Energy Exchange

New IPCC report zeroes in on urgency of reducing methane

The new report by the United Nations Intergovernmental Panel on Climate Change is the direst warning yet that we must rapidly and drastically slash climate emissions around the world and that reducing methane emissions is mission critical.

Though the report includes some important opportunities, it’s a very sober read. Let’s get some of the central but troubling conclusions out of the way.

We’ll likely pass 1.5C earlier than expected

Conducted by more than 200 of the world’s most influential climate scientists, the new assessment concludes we’re on course to surpass 1.5 C of warming by 2040, roughly a decade earlier than predicted in IPCC’s 2018 landmark report. A warming of 1.5 C will likely result in stronger and more frequent heat waves, heavier rainfall and flooding, more severe droughts and more powerful storms.

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A U.S. economy-wide methane target: essential, achievable, affordable

The Biden administration is preparing to announce a new U.S. greenhouse gas emissions target for 2030 under the Paris Agreement — a pledge known as a Nationally Determined Contribution, or NDC — in advance of this year’s United Nations climate talks. Given the last four years of U.S. climate inaction and denial, it is important that the U.S. put forward an ambitious yet credible target and restore its position as a global leader on climate.

Although many countries pledge a single headline target that includes all greenhouse gas emissions, we believe that a complementary methane target is an essential addition that will considerably benefit the climate. Although it would include methane, a combined target is not sufficient to ensure that immediate and strong actions are taken to reduce methane emissions at the extent warranted.

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Long considered a “clean” energy source, hydropower can actually be bad for climate

A new EDF study published this week in Environmental Science and Technology shows that hydropower — the leading renewable energy technology projected to grow rapidly — is not always as good for the climate as broadly assumed. Moreover, continuing to assume that it is could mean that projects meant to reduce greenhouse emissions will unintentionally increase them instead.

Motivated by pervasive misconceptions of the climate impacts of hydropower, we assessed the warming impacts over time of sustained greenhouse gas emissions estimated from nearly 1,500 existing hydropower plants around the globe. We also looked at the implications of future hydropower development.

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UN Special Report confirms urgent need to reduce methane emissions

The latest UN IPCC report makes it crystal clear that carbon dioxide (CO2) is not the only pollutant that matters for limiting future warming.

Deep reductions in emissions of non-CO2 pollutants, particularly methane (CH4), are essential to staying below temperature targets, and have the added benefits of improving public health, food security, and ecosystems.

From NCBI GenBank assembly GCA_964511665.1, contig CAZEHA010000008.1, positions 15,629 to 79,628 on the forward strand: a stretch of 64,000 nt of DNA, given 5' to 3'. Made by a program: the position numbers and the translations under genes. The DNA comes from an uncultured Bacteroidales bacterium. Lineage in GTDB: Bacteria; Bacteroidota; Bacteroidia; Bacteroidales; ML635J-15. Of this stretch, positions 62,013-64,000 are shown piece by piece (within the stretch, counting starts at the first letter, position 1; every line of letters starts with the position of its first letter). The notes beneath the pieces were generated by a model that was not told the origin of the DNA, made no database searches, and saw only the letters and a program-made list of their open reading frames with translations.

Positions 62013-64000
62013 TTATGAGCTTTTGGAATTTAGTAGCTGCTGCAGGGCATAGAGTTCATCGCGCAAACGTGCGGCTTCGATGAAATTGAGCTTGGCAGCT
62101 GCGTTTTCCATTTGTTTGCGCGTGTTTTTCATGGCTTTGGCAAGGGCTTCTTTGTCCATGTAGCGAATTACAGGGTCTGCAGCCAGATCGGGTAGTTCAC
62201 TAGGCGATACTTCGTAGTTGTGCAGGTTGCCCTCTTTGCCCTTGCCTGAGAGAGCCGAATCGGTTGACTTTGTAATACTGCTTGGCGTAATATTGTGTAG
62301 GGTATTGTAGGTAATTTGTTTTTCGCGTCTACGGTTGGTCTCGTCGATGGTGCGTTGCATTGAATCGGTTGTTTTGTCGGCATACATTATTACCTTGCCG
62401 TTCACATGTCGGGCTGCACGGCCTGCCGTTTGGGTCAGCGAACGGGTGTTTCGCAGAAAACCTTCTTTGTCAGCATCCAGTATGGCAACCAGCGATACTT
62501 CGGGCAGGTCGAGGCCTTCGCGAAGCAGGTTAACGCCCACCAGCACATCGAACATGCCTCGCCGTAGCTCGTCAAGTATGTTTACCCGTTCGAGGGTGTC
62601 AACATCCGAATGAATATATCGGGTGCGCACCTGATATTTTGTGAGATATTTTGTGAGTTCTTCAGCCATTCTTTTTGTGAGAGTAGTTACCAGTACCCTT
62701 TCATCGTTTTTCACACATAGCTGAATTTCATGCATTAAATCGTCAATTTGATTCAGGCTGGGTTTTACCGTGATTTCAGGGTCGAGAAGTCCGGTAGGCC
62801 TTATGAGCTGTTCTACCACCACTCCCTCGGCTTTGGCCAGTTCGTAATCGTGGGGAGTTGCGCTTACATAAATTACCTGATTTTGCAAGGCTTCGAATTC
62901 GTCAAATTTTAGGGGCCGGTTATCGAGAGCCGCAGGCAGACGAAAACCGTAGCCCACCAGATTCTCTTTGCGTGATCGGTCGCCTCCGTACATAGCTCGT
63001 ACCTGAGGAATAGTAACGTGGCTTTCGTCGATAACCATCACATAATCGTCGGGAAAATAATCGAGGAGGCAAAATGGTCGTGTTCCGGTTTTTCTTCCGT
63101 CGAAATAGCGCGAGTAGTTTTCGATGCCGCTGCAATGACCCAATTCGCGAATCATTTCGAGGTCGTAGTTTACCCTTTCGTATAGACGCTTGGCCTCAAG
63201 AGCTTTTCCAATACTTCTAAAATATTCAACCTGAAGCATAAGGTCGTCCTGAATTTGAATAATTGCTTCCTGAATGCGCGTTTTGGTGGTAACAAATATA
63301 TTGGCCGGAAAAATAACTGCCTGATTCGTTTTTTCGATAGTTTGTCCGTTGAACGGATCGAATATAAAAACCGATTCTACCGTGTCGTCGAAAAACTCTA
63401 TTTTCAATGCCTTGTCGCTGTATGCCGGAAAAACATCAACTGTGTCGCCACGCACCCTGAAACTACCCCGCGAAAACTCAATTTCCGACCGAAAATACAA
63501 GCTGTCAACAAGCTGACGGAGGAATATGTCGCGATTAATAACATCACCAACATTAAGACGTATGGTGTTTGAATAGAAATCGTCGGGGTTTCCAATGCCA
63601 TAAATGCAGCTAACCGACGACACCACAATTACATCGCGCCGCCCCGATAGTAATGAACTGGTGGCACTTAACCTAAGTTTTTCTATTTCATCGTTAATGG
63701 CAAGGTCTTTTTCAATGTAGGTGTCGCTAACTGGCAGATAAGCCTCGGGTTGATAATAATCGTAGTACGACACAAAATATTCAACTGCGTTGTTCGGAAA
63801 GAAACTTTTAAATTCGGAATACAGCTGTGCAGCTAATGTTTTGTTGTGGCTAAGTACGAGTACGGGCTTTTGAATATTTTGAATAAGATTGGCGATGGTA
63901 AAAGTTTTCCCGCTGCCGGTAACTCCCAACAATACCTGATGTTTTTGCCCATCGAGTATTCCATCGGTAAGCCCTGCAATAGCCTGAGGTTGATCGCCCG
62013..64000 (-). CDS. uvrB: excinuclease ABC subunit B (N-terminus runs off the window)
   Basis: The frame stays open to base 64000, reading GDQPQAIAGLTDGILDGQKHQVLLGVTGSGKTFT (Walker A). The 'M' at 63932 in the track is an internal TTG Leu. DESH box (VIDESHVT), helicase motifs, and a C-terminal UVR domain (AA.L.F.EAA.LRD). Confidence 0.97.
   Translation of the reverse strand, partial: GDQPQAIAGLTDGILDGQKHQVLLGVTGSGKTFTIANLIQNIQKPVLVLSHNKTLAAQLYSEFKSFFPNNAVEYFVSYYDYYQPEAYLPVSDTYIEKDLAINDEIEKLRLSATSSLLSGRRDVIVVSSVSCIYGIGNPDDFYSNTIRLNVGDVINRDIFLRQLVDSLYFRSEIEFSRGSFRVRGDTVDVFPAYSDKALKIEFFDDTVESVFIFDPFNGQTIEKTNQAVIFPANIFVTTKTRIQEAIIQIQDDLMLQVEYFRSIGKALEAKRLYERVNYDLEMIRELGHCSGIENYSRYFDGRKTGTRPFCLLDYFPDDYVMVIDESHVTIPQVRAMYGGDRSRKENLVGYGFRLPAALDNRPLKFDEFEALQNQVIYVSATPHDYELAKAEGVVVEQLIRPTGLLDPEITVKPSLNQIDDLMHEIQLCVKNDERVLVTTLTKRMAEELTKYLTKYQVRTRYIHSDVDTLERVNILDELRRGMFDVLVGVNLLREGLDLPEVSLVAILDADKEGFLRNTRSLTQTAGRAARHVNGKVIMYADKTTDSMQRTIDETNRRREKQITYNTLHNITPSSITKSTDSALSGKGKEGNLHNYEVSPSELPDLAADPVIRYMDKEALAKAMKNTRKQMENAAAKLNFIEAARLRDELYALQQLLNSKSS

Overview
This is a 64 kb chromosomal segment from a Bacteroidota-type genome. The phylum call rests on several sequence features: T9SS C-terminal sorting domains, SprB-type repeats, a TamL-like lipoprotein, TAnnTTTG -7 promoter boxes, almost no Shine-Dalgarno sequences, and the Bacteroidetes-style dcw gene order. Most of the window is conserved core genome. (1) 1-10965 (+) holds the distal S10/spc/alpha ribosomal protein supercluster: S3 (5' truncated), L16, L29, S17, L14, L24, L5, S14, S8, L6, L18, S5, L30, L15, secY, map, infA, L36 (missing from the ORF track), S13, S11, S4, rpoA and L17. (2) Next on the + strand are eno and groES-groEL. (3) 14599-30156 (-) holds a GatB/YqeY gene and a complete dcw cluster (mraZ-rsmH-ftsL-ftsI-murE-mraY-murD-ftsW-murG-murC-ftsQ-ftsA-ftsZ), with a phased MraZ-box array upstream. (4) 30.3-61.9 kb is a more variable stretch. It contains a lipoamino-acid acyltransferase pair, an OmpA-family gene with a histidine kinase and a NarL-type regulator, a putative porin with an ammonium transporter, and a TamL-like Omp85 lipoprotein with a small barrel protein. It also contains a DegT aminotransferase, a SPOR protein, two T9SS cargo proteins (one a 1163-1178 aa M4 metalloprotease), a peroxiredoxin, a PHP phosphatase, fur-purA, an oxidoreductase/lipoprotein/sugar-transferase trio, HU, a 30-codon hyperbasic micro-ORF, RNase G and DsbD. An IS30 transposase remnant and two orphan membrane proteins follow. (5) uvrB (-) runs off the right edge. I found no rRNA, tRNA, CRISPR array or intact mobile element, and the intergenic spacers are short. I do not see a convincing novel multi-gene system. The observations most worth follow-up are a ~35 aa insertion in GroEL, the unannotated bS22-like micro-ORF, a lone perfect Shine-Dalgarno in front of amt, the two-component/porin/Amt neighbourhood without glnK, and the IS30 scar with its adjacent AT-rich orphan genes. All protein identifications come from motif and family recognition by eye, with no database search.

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Industry-backed white paper low-balls oil & gas methane impact

A white paper by the Gas Technology Institute’s Center for Methane Research is drawing attention in industry circles for arguing that methane emissions from the oil and gas sector have a much smaller impact on the global climate than virtually every other generally accepted scientific estimate.

That would be huge news if it were true. But unfortunately, the conclusion is rendered completely moot by a compounding series of fundamental errors. In fact, had the authors done their math accurately, their results would have been very much in line with mainstream research which shows that human-caused methane emissions are responsible for a quarter of the worldwide warming we’re experiencing today.

We can’t say whether the erroneous calculations were intentional or not. It’s worth noting, however, that EDF pointed out these mistakes to GTI staff when our scientists were asked to comment on a pre-publication draft. We will explain them again here, showing where the authors went wrong and what the numbers look like when they correctly reflect the underlying physics and chemistry.

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New science suggests methane packs more warming power than previously thought

Methane (CH4) Molecule

It’s long been known that methane is a major contributor to global warming, responsible for roughly a quarter of the warming we’re experiencing today and second only to carbon dioxide in its impact on the current climate.

But research suggests methane has an even more potent warming effect on the climate than scientists previously thought.

For example, a study in Geophysical Research Letters significantly revises estimates of the energy trapped by methane by including its previously-neglected absorption of near-infrared radiation (past research included only infrared absorption—a different part of the radiation spectrum).

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